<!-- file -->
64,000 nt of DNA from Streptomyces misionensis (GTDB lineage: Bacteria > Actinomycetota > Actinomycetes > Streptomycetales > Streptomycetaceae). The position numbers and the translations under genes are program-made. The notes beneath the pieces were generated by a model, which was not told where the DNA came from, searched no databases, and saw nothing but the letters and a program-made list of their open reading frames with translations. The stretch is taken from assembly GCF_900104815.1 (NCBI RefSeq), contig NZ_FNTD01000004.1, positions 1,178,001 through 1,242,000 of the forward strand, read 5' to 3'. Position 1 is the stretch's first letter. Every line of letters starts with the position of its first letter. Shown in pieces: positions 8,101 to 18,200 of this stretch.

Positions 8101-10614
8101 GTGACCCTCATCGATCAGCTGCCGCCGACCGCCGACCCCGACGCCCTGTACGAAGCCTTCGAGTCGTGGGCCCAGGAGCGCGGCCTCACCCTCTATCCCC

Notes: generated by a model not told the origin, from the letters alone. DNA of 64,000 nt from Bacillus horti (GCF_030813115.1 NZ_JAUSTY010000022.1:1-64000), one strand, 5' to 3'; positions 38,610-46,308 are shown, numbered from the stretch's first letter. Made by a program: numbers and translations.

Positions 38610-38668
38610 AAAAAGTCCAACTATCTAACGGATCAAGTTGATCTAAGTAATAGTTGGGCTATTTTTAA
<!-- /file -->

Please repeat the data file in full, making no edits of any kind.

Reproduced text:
64,000 nt of DNA from Streptomyces misionensis (GTDB lineage: Bacteria > Actinomycetota > Actinomycetes > Streptomycetales > Streptomycetaceae). The position numbers and the translations under genes are program-made. The notes beneath the pieces were generated by a model, which was not told where the DNA came from, searched no databases, and saw nothing but the letters and a program-made list of their open reading frames with translations. The stretch is taken from assembly GCF_900104815.1 (NCBI RefSeq), contig NZ_FNTD01000004.1, positions 1,178,001 through 1,242,000 of the forward strand, read 5' to 3'. Position 1 is the stretch's first letter. Every line of letters starts with the position of its first letter. Shown in pieces: positions 8,101 to 18,200 of this stretch.

Positions 8101-10614
8101 GTGACCCTCATCGATCAGCTGCCGCCGACCGCCGACCCCGACGCCCTGTACGAAGCCTTCGAGTCGTGGGCCCAGGAGCGCGGCCTCACCCTCTATCCCC

Notes: generated by a model not told the origin, from the letters alone. DNA of 64,000 nt from Bacillus horti (GCF_030813115.1 NZ_JAUSTY010000022.1:1-64000), one strand, 5' to 3'; positions 38,610-46,308 are shown, numbered from the stretch's first letter. Made by a program: numbers and translations.

Positions 38610-38668
38610 AAAAAGTCCAACTATCTAACGGATCAAGTTGATCTAAGTAATAGTTGGGCTATTTTTAA